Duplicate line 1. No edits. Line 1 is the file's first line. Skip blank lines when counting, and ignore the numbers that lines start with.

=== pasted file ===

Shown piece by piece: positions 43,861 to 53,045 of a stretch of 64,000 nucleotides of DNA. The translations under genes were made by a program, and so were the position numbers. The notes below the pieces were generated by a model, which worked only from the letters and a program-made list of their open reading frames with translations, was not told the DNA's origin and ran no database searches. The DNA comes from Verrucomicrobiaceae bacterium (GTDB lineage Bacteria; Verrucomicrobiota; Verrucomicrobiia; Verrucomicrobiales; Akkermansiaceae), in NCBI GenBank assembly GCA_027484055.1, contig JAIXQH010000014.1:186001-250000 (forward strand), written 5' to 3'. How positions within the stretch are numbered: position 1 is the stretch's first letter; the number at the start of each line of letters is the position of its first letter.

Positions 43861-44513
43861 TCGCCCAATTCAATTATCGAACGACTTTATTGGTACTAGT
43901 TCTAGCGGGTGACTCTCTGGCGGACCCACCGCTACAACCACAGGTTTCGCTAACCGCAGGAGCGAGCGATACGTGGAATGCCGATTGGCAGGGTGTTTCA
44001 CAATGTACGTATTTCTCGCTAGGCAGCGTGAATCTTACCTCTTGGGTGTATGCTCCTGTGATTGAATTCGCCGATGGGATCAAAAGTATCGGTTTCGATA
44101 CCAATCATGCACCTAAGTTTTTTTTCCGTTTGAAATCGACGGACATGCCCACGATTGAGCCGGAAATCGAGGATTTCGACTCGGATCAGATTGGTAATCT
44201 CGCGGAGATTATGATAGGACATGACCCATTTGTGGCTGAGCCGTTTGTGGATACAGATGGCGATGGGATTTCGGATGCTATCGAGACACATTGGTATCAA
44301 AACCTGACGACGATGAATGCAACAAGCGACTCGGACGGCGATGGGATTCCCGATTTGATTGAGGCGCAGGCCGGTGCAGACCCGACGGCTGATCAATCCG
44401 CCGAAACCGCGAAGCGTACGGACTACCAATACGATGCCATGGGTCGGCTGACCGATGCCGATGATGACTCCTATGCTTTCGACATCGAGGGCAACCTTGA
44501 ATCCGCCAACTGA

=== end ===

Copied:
Shown piece by piece: positions 43,861 to 53,045 of a stretch of 64,000 nucleotides of DNA. The translations under genes were made by a program, and so were the position numbers. The notes below the pieces were generated by a model, which worked only from the letters and a program-made list of their open reading frames with translations, was not told the DNA's origin and ran no database searches. The DNA comes from Verrucomicrobiaceae bacterium (GTDB lineage Bacteria; Verrucomicrobiota; Verrucomicrobiia; Verrucomicrobiales; Akkermansiaceae), in NCBI GenBank assembly GCA_027484055.1, contig JAIXQH010000014.1:186001-250000 (forward strand), written 5' to 3'. How positions within the stretch are numbered: position 1 is the stretch's first letter; the number at the start of each line of letters is the position of its first letter.